Community and business leaders, as well as parents and teachers packed into Rockford College Tuesday night, for a forum explaining the potential benefits of bringing a charter public school to Rockford. Charter schools are authorized and held accountable by the local school district, but they have their own boards and set some of their own rules.
Charters often have smaller class sizes, longer school days and years, more parental involvement and more teacher and student accountability.
Charter schools tend to attract minority and low-achieving students, yet their results far exceed regular public schools, in terms of attendance and graduation rates, test scores and students moving on to college.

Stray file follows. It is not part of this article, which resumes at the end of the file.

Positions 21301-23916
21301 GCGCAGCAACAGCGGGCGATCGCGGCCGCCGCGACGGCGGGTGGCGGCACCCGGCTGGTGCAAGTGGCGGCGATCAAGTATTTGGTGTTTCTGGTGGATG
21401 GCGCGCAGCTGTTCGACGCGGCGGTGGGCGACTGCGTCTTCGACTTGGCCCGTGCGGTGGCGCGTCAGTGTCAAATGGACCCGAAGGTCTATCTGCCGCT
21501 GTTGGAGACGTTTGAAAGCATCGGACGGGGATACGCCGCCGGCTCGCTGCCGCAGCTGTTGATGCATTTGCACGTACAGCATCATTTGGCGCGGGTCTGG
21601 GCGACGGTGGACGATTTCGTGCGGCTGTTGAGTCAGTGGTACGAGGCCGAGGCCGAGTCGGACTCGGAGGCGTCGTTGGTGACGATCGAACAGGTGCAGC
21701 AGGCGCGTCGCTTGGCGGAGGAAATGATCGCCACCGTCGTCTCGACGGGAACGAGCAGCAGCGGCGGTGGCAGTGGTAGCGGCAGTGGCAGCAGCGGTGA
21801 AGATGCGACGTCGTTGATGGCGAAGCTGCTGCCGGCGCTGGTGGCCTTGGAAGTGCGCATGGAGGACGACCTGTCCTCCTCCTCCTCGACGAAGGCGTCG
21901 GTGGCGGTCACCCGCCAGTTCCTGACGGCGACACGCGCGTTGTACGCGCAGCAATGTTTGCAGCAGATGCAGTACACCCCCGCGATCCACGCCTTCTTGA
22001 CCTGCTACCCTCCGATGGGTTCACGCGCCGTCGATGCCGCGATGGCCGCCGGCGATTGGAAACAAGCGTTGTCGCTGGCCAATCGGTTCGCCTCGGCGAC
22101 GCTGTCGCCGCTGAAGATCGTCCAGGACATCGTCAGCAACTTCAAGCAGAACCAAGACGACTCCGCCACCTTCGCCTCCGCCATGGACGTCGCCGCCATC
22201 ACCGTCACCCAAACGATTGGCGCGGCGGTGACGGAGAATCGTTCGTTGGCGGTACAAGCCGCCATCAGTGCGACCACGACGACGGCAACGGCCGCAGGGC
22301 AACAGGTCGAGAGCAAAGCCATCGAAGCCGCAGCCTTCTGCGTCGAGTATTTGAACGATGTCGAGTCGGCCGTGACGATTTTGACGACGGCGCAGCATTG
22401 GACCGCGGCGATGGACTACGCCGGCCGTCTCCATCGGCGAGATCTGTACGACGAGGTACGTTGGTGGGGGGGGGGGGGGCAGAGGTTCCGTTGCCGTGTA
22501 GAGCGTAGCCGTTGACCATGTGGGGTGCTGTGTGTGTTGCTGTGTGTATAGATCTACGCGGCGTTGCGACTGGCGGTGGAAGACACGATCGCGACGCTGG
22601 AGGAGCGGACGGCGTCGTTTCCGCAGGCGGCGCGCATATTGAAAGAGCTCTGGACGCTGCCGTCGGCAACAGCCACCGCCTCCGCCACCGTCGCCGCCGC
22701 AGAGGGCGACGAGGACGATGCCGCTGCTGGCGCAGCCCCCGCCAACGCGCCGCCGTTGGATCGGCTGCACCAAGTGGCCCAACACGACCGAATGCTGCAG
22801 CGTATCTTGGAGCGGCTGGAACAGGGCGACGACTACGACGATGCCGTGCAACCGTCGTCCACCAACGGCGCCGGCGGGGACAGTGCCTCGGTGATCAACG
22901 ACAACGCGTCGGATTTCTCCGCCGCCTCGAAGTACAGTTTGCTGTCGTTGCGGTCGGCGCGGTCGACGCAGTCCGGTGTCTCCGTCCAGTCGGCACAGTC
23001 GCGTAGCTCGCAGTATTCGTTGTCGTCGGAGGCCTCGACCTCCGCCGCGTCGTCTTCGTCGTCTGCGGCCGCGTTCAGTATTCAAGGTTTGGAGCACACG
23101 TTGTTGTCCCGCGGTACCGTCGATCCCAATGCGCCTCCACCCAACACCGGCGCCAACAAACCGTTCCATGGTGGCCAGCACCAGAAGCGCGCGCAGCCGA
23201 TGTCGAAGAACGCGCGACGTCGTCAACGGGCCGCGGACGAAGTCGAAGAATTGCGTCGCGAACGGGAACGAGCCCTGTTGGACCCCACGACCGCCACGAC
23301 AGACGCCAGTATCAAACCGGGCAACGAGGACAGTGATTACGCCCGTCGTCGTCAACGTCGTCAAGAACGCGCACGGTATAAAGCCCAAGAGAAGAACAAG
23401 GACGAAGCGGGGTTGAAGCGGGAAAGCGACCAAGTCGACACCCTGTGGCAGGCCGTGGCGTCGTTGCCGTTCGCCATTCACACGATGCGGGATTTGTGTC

"From the day that a student walks in the door inside a charter school the mind set is that those kids are going to go to college," says David Weinberg, of the Illinois Network of Charter Schools.
Rockford Mayor Larry Morrissey adds, "If we hold ourselves accountable and if we invite the flexibility and options that come from a charter I think we all do move forward and we do advance. Increase in revenue, decrease in cost I think that is a great thing for our community."
Rockford school district leaders at Tuesday night's forum say they support the charter schools movement.
It will be another year or two before a charter could come to town.